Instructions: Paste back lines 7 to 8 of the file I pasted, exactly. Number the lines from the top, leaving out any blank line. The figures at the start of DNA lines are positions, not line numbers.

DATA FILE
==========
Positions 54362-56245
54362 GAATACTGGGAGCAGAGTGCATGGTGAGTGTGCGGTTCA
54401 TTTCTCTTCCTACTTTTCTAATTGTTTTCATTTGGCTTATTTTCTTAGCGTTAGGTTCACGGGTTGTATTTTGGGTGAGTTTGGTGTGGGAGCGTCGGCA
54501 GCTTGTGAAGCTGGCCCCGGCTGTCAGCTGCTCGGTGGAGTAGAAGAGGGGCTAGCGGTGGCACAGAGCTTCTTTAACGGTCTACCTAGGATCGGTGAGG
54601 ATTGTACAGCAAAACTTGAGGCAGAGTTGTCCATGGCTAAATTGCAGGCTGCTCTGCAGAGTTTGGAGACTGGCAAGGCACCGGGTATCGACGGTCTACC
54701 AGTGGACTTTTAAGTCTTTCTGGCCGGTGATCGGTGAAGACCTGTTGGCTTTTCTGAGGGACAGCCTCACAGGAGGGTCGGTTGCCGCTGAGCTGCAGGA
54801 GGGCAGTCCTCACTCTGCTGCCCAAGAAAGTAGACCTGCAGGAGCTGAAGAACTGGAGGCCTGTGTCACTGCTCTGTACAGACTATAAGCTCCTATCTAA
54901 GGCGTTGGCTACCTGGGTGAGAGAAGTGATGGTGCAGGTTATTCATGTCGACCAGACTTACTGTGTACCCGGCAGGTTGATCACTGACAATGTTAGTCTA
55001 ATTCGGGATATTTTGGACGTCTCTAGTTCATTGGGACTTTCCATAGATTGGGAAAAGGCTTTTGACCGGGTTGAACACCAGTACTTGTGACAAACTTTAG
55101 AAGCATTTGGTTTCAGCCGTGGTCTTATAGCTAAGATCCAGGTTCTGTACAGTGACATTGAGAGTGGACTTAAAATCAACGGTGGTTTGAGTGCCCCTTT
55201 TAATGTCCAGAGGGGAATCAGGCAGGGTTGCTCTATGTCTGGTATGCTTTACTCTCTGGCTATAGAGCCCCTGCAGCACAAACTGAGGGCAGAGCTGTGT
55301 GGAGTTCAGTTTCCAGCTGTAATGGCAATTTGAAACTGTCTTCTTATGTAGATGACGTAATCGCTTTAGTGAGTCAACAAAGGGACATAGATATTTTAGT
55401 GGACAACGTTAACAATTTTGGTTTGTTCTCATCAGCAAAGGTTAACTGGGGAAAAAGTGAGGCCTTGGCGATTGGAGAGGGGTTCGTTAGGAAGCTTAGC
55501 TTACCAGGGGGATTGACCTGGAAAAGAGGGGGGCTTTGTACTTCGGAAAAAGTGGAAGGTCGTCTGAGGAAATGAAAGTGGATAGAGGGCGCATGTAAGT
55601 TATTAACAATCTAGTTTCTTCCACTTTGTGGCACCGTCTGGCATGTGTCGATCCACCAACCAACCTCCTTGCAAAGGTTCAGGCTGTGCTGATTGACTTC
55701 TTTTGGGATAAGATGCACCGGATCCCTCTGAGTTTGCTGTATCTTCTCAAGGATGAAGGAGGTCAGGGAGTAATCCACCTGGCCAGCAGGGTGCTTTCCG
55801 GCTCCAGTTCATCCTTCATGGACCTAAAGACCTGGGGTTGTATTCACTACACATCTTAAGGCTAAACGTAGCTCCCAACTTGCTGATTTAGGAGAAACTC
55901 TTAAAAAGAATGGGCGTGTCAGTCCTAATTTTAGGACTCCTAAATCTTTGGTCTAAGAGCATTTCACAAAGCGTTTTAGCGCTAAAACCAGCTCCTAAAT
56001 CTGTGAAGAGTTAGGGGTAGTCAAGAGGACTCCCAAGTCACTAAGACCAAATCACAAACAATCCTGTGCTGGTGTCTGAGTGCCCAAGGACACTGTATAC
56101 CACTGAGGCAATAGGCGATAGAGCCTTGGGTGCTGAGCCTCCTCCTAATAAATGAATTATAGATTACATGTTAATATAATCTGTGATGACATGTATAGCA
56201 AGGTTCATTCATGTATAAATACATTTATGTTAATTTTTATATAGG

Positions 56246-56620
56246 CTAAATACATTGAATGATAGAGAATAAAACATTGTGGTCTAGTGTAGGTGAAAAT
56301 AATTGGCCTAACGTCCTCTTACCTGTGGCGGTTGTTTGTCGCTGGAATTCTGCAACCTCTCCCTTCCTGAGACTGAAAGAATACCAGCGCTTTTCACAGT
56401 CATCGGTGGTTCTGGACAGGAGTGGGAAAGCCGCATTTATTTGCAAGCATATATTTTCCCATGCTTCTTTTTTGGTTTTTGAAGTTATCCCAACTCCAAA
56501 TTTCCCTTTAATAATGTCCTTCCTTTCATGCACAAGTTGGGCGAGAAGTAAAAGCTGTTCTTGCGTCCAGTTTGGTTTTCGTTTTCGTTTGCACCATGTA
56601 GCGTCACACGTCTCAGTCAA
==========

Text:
54801 GGGCAGTCCTCACTCTGCTGCCCAAGAAAGTAGACCTGCAGGAGCTGAAGAACTGGAGGCCTGTGTCACTGCTCTGTACAGACTATAAGCTCCTATCTAA
54901 GGCGTTGGCTACCTGGGTGAGAGAAGTGATGGTGCAGGTTATTCATGTCGACCAGACTTACTGTGTACCCGGCAGGTTGATCACTGACAATGTTAGTCTA